Neil Jones, widely considered to be one of the most reliable Liverpool journalists, reports that a fee has been agreed for Taiwo Awoniyi.
In many ways, I feel very sorry for the Nigerian as he hasn’t had the chance to make his mark at Anfield and despite finally earning a UK work permit, he is being sold to Union Berlin.
He joined the Reds in 2015 for around £400,000 but has spent his entire career with the club on loan ever since and now looks set to depart permanently.
The 23-year-old has since spent time on loan at FSV Frankfurt, NEC, Gent, Mouscron, Mainz and finally Union Berlin. During his loan exodus, he scored 39 goals and assisted 17.
Neil Jones reported for Goal on the 18th of May that with the Nigerian forward able to play in the UK, Liverpool had fielded enquiries from Fulham and West Brom as well as rejecting a £4.3million (€5m) bid from Anderlecht.
Neil Jones took to Twitter to report on Tuesday morning: “Liverpool striker Taiwo Awoniyi is set to complete a £6.5m move to Union Berlin. Fee agreed, medical to take place later today.”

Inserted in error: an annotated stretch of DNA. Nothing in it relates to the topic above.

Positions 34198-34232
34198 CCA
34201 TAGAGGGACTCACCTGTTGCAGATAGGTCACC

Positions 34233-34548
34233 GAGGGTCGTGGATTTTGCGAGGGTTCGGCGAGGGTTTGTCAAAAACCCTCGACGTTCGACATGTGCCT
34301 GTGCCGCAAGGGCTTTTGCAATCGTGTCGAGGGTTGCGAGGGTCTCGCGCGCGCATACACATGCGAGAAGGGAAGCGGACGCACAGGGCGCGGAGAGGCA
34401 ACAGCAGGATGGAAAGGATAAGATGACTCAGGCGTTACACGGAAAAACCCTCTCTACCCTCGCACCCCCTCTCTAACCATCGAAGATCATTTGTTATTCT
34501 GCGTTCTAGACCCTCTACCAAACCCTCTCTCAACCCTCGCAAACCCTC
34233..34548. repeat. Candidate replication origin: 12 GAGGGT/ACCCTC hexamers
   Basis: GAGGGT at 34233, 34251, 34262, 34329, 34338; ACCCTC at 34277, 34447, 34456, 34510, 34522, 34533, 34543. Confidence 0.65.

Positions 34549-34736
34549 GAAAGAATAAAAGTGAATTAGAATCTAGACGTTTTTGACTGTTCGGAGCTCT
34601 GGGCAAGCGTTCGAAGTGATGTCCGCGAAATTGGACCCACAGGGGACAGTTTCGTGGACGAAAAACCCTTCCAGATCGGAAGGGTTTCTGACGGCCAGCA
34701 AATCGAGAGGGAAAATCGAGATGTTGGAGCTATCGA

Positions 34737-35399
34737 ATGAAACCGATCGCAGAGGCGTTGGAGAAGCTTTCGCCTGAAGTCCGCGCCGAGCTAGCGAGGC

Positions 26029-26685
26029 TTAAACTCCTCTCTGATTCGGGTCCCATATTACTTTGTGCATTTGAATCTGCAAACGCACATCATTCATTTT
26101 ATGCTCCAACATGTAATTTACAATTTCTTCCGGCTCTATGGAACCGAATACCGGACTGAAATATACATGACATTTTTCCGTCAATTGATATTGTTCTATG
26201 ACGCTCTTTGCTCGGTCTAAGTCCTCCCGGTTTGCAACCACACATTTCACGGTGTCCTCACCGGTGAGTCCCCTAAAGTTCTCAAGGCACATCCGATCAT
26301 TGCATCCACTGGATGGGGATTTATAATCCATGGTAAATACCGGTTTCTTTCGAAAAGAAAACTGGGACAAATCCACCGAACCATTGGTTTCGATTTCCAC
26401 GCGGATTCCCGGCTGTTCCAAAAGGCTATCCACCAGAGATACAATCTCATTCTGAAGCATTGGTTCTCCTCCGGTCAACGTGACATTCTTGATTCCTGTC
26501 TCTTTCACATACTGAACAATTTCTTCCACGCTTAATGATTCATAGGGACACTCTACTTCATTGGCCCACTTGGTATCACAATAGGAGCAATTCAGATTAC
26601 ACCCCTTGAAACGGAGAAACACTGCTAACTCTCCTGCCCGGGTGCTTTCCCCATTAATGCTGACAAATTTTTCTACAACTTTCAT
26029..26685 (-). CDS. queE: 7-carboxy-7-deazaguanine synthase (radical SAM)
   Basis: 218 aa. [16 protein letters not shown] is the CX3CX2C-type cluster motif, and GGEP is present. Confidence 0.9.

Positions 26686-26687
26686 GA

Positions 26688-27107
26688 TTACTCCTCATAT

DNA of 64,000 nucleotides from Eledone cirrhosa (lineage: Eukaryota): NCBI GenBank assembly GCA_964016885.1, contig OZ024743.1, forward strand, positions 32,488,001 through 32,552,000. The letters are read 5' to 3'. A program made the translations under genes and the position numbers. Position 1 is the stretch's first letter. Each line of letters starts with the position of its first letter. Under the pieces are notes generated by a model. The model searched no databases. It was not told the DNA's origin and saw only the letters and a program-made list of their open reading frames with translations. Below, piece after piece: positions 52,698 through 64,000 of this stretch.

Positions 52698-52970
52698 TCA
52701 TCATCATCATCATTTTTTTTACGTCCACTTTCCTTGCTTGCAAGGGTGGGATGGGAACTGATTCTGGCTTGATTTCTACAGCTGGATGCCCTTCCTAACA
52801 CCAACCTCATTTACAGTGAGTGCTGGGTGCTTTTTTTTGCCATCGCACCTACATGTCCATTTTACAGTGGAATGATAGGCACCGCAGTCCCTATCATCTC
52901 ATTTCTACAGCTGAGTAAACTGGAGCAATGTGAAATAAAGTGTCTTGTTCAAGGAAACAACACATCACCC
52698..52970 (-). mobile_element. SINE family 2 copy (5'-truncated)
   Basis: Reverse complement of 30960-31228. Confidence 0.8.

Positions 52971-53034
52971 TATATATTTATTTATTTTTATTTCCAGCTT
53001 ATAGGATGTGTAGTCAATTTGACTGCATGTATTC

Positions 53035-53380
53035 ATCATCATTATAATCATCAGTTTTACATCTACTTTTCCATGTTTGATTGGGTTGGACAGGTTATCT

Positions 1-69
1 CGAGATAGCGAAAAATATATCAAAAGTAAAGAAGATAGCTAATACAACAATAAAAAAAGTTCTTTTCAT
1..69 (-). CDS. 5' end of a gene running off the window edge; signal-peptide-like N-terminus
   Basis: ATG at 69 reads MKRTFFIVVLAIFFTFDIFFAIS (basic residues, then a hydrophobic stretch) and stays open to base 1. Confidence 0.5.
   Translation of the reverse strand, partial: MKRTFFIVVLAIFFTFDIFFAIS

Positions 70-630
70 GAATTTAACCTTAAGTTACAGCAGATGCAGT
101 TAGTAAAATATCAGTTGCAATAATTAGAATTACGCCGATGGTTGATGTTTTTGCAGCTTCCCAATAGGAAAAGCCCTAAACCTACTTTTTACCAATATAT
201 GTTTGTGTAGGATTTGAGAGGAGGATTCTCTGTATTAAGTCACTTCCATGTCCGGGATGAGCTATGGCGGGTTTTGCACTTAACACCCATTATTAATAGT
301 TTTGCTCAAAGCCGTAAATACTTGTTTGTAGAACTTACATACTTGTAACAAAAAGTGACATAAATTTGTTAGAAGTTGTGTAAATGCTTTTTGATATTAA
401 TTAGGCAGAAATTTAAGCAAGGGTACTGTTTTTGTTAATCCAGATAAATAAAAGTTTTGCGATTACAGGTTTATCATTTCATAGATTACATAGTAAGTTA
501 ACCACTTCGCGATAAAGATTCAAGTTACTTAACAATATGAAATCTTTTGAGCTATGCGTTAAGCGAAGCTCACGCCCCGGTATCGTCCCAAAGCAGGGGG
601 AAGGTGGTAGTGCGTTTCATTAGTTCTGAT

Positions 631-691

The journalist then added that the Reds have a 10% sell-on clause in the agreement with Berlin to protect them in the event that Awonyi moves on from the Bundesliga club in the future.
It’s a pity that Awoniyi was never able to break into the first team at Anfield and had been able to get a work permit earlier, there is a chance things may have worked out differently for him.
For Liverpool, this is good news as it means they free up funds and a non-homegrown slot in their squad to make a new signing.
Whether or not that is the reason they are yet go out and make another signing is unconfirmed but we could see some more movement on the transfer front.
For Michael Edwards, Liverpool’s sporting director, this means his plans for the Reds are snowballing as Marko Grujic reportedly caught a private jet to complete a move to Porto.
Liverpool are a sell to buy operation and this is something that frustrates fans.
Not because it’s not a perfectly logical way to run a football club – especially during a COVID-19 impacted market – but because the likes of Manchester United splash the cash every summer.